Survivability Profiling Takes Size-Up to a New Level

You might be looking at the title of this article thinking, “Not another opinion piece with a catchy buzzword!” Actually, “survivability profiling” is not an opinion—or even a buzzword; it’s a concept. And it’s not an easy one—with a 20-plus year career as an interior structural firefighter, even I’m not 100% comfortable with the concept. However, the facts speak for themselves. And why should we—you—care? Because it’s the emerging leaders of the fire service who will be required to make educated, informed and safe decisions on the fireground, as they’re the ones who may be held accountable when a firefighter under their command is injured or killed in the line of duty.

What Is Survivability Profiling?
Over the past five years, 120 U.S. firefighters have been killed in the line of duty at structural fires. This figure does not include auto accidents, heart attacks, strokes, etc.—it only includes firefighter fatalities that occurred during direct fire suppression activities. Only six civilians were killed in those same structural fires that took 120 firefighter lives. This dichotomy is the focus of survivability profiling.

Survivability profiling is defined as the art of making an educated and informed decision, based on known events or circumstances, to determine if civilians can survive the existing fire and smoke conditions inside burning structures. No action plan can be accurately developed until we first determine if the victims can survive the fire and toxic smoke conditions before rescuers search for and locate them, remove them and attempt to revive them.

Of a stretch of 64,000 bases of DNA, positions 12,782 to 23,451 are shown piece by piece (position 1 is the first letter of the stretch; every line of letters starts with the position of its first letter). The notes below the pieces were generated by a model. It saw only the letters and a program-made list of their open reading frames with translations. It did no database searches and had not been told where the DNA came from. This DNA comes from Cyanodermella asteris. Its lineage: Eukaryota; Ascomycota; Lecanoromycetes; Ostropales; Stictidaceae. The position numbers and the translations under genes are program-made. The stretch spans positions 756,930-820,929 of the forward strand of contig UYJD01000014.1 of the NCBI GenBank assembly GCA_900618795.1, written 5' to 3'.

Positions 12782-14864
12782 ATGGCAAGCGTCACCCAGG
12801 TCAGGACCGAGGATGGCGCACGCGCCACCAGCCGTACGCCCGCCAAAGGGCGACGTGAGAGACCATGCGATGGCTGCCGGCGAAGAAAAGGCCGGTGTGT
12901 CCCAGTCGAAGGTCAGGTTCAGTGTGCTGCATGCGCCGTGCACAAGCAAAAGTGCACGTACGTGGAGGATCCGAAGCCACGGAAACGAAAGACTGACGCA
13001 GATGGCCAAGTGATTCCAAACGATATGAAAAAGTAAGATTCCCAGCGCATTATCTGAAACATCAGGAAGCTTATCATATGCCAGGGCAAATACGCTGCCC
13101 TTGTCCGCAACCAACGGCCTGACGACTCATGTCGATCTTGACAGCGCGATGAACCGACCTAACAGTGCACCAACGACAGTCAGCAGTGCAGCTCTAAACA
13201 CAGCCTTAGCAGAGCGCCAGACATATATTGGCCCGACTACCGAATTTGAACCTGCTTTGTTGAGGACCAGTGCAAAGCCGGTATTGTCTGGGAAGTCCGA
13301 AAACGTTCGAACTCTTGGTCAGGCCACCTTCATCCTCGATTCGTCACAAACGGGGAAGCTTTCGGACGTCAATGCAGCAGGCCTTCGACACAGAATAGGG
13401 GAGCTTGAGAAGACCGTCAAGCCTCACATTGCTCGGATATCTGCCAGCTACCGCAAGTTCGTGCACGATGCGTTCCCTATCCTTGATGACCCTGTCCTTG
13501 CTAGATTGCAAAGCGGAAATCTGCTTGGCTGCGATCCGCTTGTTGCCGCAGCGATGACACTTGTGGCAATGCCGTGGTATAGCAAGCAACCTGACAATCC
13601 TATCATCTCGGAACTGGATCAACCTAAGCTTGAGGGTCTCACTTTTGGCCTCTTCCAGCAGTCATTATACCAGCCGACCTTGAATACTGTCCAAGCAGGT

I first developed the concept of survivability profiling in 2009 while attending the Executive Fire Officer Program; you can view the complete research project at www.usfa.fema.gov/pdf/efop/efo44310.pdf. That project received validation when it was cited in the NIOSH report on the line-of-duty death (LODD) of Firefighter Brian Carey in Homewood, Ill. (www.cdc.gov/niosh/fire/reports/face201010.html).

The springboard for survivability profiling stemmed from the fact that in the 19 years I’d been with the FDNY at the time, 32 LODDs had occurred during structure fires—yet not one civilian was killed in any of those fires. It should also be noted that each of those 32 firefighters was performing fire suppression operations (e.g., primary searches, overhaul, checking for extension and/or initial fire attack).

Other studies back up this trend. In 2005, The Boston Globe investigated the federal reports of 52 fires that killed 80 firefighters between 1997 and 2004. Each firefighter died fighting building fires. Although the article cited contributing factors in the fatalities, such as reduced firefighter staffing and inadequate response times, more startling facts were presented. In only 14 of those 52 fires was there even a suspicion that someone might be inside. In only six of those 52 fires were people in the building at the time of the fire department’s arrival, and, once again, not one of the 52 fires resulted in a civilian fatality.1